Chesterton used to wear a cloak and a crumpled hat, with a sword stick in his hand, and a cigar dangling from his mouth. He had a tendency to forget where he was supposed to go, and to miss the train that was supposed to take him there. It is reported that on many occasions, he would send a telegram to his wife Frances from somewhere far away, writing her things like “I am at Harborough Market – where should I be?”. To which his wife would reply “At home.” Because of these instances of inattention, and the fact that Chesterton was extremely clumsy as a child, it has been speculated that Chesterton was an undiagnosed case of dyspraxia or attention deficit disorder.

Agony and death

Maisie Ward, in her biography of Chesterton, wrote that during his last convalescence, after awakening from a kind of reverie, he said, “The matter is clear now. It is between the light and the shadows; each must choose which side he is on.”

On June 12 he was with E.C. Bentley, and later the parish priest, Monsignor Smith, arrived to anoint him with the holy oils. After his departure, Rev. Vincent McNabb appeared and intoned the “Salve Regina” at the bedside of the unconscious convalescent. In his biography, Joseph Pearce notes that Father McNabb “…saw Chesterton”s pen on the bedside table and picked it up and kissed it”.

Frances, who had been at her husband”s bedside throughout his convalescence, saw him awaken for the last time, she and Dorothy, their adopted daughter, being present. Recognizing them, Chesterton said, “Hello, darling.” Then, realizing that Dorothy was also in the room, he added, “Hello, dear.” These were his last words. These were his last words. Pearce continues the story by saying that these last words are not what many would expect from one of the greatest writers of the 20th century, noting, “Still, his words were most appropriate; first, because they were addressed to the two most important people in his life: his wife and his adopted daughter; and second, because they were words of greeting and not farewell, signifying a beginning and not the end of their relationship.”

Chesterton died on June 14, 1936, at his home in Beaconsfield, Buckinghamshire, England, after agonizing for several days bedridden at the bedside of his wife Frances and daughter Dorothy.

Father Vincent McNabb would relate his last encounter with Chesterton as follows:

“I went to see him when he died. I asked to be alone with the dying man. There that great frame was in the heat of death; the great mind was preparing, no doubt, in its own way, for the sight of God. This was Saturday, and I thought that perhaps in another thousand years Gilbert Chesterton might be known as one of the sweetest singers of that ever-blessed daughter of Zion, Mary of Nazareth. I knew that the finest qualities of the Crusaders were one of the endowments of their great heart, and then I remembered the Crusaders” song, the Salve Regina, which we Blackfriars sing every night to the Lady of our love. I said to Gilbert Chesterton, “You will hear your mother”s love song.” And I sang to Gilbert Chesterton the Crusader”s song, “Hail, Holy Queen!”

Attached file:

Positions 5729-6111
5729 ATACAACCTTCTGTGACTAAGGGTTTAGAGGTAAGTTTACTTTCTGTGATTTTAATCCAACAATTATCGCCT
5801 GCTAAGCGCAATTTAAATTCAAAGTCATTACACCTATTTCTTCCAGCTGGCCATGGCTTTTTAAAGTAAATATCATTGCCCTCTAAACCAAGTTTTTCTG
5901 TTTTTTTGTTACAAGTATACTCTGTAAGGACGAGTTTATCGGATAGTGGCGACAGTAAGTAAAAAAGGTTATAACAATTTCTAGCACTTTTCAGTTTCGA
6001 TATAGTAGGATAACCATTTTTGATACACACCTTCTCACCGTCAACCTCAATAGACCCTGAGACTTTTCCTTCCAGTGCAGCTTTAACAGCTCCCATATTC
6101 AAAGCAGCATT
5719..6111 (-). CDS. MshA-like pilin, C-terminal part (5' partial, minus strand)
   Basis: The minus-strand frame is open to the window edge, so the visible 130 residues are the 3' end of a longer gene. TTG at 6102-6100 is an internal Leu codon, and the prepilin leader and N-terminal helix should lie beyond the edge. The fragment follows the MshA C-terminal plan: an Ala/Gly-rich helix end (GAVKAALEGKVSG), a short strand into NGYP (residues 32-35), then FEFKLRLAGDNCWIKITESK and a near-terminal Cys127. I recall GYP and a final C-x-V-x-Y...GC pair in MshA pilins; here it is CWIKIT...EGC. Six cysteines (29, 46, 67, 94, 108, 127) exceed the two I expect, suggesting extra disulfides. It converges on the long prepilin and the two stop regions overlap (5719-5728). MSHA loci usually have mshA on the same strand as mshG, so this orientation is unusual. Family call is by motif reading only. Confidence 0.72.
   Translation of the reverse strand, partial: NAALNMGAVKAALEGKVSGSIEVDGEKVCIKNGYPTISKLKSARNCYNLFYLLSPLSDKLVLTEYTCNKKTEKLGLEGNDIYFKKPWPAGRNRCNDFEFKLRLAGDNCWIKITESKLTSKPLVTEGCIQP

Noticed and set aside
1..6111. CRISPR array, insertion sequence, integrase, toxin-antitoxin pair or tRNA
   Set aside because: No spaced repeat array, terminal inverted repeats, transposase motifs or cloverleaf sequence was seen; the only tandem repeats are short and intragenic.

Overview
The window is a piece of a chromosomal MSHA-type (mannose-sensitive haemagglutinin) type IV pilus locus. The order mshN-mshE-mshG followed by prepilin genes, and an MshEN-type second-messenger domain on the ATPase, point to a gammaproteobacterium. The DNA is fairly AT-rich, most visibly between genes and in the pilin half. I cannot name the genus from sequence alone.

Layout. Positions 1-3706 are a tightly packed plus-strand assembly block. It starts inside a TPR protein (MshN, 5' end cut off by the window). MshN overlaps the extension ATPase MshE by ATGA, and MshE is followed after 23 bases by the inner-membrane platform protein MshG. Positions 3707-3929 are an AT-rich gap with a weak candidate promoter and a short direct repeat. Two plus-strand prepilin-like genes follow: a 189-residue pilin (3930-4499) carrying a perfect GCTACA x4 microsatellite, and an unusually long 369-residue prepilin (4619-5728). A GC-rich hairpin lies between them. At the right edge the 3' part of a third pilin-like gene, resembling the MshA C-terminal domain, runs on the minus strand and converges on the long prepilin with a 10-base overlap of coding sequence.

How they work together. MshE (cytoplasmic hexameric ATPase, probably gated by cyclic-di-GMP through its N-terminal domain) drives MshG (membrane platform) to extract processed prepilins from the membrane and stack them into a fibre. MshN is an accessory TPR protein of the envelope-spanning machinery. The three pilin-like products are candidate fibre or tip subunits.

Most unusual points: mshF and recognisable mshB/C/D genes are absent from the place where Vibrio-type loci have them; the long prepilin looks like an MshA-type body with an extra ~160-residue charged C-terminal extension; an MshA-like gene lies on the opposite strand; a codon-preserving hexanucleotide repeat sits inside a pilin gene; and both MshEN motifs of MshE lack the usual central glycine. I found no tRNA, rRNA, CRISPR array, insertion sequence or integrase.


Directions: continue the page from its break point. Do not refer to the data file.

In 1940, four years after the death, Hilaire Belloc would write an essay entitled “On the Place of Gilbert Chesterton in English Letters,” which concludes as follows:

What place he may take according to that lesser standard I cannot tell, because many years must pass before a man”s position in the literature of his country can be called securely established.We are too near to decide on this. But because we are so near and because those (such as I who write this) who were his companions, knew him through his very self and not through his external activity, we are in communion with him. So be it. He is in Heaven.What his place would be according to that lower criterion I cannot say, because many years must pass before a man”s place in the literature of his country is firmly established.We are too close to decide on this. But because we are so close and because those (like the writer) who were his companions knew him for himself and not for his external activity, we are in communion with him. So be it. He is in Heaven.

Chesterton has been labeled a conservative because he emphasizes the values of tradition and of the ancient world -especially medieval-, but in reality, his thought is that of political traditionalism. His method is essentially modern and original: after a youthful crisis, he established conditions and an ideal for human life, to which he always remained faithful. When he realized that it already existed – and was the one proposed by Christianity – he began his approach to it, although he did not become a Catholic until 1922 (see above).

Chesterton writes from a Christian perspective: for him, Christianity is like the key to open the lock of the mystery of life, because it makes the different pieces fit together (in fact, we all have dogmas, more or less unconscious, which is another of his recurring theses. His arguments are never theological, but based on reason, experience and history, and in defense of sanity in the face of the crazy modern world, which he nevertheless loved, involving himself deeply in its transformation through his writings and his journalistic enterprises, such as GK”s Weekly.